The Southwestern Historical Quarterly, Volume 82, July 1978 - April, 1979 Page: 463

Book Reviews

Back in the Saddle Again. By Gene Autry with Mickey Herskowitz.
(New York: Doubleday & Co., 1978. Pp. 152. Acknowledgment,
index. $8.95.)
Among other things, Gene Autry claims in this autobiography to
have rescued low-budget westerns from the Great Depression doldrums.
While he may exaggerate on this point, he was responsible for adding
a new format to the genre-the horse opera. His films created a fantasy
world (usually in the contemporary rather than Old West) in which
songs generally replaced action. Those movie-introduced songs enabled
him to become a major recording artist. Mild-mannered and totally
without chiseled-from-granite masculine features so common to cowboy
movie heroes, Gene, rather than shooting it out with the bad guys, dis-
armed them with a tune. Even though critics mocked his style, he was
more constantly popular than any of his numerous imitators. And un-
like most of his peers. Autry was not only able to hang onto his movie
earnings but parlay them into a multimillion dollar empire that today
includes ownership of radio and television stations, hotels, and a major
league baseball team.
Autry recounts his career with considerable humor and admirable
candor, but not too much humility. It is only natural that he should be
proud of the values he imparted on the screen. Yet his pride devolves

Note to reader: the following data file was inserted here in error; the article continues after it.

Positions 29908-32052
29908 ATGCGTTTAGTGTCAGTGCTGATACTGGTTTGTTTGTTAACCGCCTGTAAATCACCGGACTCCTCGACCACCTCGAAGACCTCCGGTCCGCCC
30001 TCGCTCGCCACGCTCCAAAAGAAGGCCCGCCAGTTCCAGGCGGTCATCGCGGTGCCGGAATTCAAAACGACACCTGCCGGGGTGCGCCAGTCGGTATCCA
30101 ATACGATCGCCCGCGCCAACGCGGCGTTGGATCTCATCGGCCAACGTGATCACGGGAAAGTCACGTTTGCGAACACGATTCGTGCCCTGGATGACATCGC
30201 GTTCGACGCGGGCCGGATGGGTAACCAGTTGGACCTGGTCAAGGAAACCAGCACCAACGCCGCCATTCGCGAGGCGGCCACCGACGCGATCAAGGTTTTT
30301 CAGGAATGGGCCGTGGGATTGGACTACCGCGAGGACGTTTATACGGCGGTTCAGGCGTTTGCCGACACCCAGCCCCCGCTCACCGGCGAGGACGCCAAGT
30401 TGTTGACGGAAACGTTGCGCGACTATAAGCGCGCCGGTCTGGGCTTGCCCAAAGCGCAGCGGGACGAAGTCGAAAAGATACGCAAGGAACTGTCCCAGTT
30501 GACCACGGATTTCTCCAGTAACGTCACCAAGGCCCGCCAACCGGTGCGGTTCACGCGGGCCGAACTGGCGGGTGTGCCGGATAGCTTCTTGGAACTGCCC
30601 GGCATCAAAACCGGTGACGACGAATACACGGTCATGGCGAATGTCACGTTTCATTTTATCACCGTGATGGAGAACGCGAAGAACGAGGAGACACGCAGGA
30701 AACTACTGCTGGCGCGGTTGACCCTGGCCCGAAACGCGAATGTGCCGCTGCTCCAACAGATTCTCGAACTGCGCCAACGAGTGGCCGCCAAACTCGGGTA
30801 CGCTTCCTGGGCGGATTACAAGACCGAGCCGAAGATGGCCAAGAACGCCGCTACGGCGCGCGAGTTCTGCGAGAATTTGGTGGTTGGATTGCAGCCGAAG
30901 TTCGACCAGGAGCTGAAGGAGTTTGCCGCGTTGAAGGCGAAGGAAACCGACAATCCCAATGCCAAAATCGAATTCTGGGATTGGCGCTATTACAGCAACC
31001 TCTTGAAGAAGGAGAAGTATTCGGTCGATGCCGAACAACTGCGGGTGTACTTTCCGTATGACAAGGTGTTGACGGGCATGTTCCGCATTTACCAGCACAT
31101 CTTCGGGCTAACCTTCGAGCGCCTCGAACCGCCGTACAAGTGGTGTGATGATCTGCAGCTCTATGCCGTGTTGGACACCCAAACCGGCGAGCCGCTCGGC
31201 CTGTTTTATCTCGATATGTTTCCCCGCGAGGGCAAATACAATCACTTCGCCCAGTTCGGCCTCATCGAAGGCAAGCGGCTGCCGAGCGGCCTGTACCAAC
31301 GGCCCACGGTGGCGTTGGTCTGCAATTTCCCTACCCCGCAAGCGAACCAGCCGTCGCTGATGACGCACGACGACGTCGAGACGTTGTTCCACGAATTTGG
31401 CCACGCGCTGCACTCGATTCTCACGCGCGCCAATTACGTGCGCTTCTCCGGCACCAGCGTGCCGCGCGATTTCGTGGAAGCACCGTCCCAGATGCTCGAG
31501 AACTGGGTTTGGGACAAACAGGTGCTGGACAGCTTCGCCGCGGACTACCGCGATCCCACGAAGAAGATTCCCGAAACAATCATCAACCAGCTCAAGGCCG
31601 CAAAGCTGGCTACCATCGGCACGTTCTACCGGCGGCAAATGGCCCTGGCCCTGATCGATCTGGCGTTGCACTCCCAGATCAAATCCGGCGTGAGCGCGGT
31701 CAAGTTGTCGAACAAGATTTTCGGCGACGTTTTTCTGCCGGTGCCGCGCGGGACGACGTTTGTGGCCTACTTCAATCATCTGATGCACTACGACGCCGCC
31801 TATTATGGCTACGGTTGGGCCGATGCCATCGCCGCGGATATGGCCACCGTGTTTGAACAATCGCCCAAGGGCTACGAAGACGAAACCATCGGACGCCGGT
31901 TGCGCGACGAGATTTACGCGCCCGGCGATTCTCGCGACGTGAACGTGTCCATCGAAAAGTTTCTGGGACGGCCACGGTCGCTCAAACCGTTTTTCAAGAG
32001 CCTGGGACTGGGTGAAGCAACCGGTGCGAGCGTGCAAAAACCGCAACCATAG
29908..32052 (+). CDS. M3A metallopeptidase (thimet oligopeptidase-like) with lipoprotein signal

to smugness when he implies that they are superior to values demon-
strated by a current generation of film makers. These and other quasi-
sociological and political ruminations, as well as the sometimes too-cute
prose of coauthor Mickey Herskowitz, are intrusions in an otherwise
pleasurable and nostalgic reading experience.
Texas A&M University LARRY D. HILL
Border Boom Town: Ciudad Judrez since 1848. By Oscar J. Martinez.
(Austin: University of Texas Press, 1978. Pp. xvi+231. Introduc-
tion, illustrations, appendices, bibliography. $12.95.)
This study of the development of Ciudad JuArez since the end of the
United States-Mexican War traces the socioeconomic gyrations to which
that border community has been subjected in the last century and a
quarter. Martinez outlines the growing dependence of Jumrez on El
Paso, the impact of the Zona Libre or Free Trade Zone, the role of the
Mexican Revolution, United States prohibition, and the Great Depres-
sion on that major border area. War and post-war developments also


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Texas State Historical Association. The Southwestern Historical Quarterly, Volume 82, July 1978 - April, 1979, periodical, 1978/1979; Austin, Texas. ( accessed March 23, 2018), University of North Texas Libraries, The Portal to Texas History,; crediting Texas State Historical Association.